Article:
Snowden: Bail or Jail?
What is Edward Snowden?
That sounds like a funny question, I know. But I’m not talking about guilt or innocence. What I’m trying to figure out is: Is Snowden a ‘whistleblower’ or a ‘traitor’?
Snowden is the 30-year-old, self-educated, former NSA contractor of Booz Allen Hamilton. During the course of his work, he had access to sensitive and classified U.S. government documents. Recently, he handed over this sensitive information that revealed the surveillance operations and data collection efforts of the U.S. to countries where relationships are at best tenuous, most notably China.
As of this writing, Snowden has been holed up in a transit area at the Moscow airport. You read that right: Snowden, arguably one of the most wanted men in federal law enforcement at the moment, is now playing out the life-imitates-art version of the Tom Hanks film, “The Terminal”. He arrived there on June 23 from Hong Kong and is awaiting asylum from Ecuadorian authorities. Russian President, Vladimir Putin has said he will not extradite Snowden, but he won’t allow him into his country either. So there, in Sheremetyevo International Airport, he remains.
Now that you have the background, back to my query: What is Edward Snowden?
If he is a whistleblower, should the terms that his father laid out in the interview below be met?
As you saw, Lonnie Snowden, Edward’s father, thinks his son will return to the U.S. if he is allowed release pending trial, there is no gag order stipulated and if he can choose where he will be tried.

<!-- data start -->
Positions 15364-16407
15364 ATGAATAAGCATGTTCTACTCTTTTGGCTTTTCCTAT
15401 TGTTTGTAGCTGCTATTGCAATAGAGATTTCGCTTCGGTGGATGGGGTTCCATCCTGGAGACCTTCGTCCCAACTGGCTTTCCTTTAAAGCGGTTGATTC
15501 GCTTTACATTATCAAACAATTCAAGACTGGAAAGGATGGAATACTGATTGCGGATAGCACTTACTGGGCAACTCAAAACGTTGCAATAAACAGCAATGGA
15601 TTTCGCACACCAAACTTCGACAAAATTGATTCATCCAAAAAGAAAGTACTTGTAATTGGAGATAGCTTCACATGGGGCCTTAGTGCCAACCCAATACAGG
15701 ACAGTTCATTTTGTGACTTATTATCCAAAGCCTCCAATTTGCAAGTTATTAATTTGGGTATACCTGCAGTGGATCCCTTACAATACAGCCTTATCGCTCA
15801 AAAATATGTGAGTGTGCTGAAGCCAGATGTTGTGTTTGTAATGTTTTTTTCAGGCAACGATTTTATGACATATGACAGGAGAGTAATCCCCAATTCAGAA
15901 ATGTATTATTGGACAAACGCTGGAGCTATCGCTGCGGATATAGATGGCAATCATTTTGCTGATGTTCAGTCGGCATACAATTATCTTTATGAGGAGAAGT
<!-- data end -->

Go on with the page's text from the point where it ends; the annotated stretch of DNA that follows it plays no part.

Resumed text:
I have no expert opinion on two of those demands. The first, however, is right up my alley.
Taking into account that Snowden has already fled the jurisdiction once, noting that he did so before any charges were filed, it is unclear if the system is required to grant bail. If the court does, it should be of an appropriate amount to guarantee his appearance, which will be determined by the court. What is equally critical is the court’s determination on release mechanisms. If Snowden was granted release and made bail, he should be fitted with a proper monitoring device, be allowed to go to a limited number of places, like his lawyer’s office, and have a curfew. Additionally, he should be required to physically check-in with an appropriate agency, who can record is presence.
Actually, whether you view Snowden as a ‘whistleblower’ or a ‘traitor’ one could argue that release pending trial and the proper release mechanisms to monitor his daily movements would still be suitable. We are all innocent until proven guilty, right?
In the end, it is for a court and a jury to determine what Snowden is as it pertains to how our country views him. Until then, let’s do what we can under the law: secure his appearance, restrict his movements, watch him carefully and keep him away from anything we don’t want prying eyes to see.
Do you think Snowden should be released pending trial if he returns?
What are the proper release mechanisms for a case with circumstances like his?
If he gets bail, how much do you think it should be?
Tell us in the comments.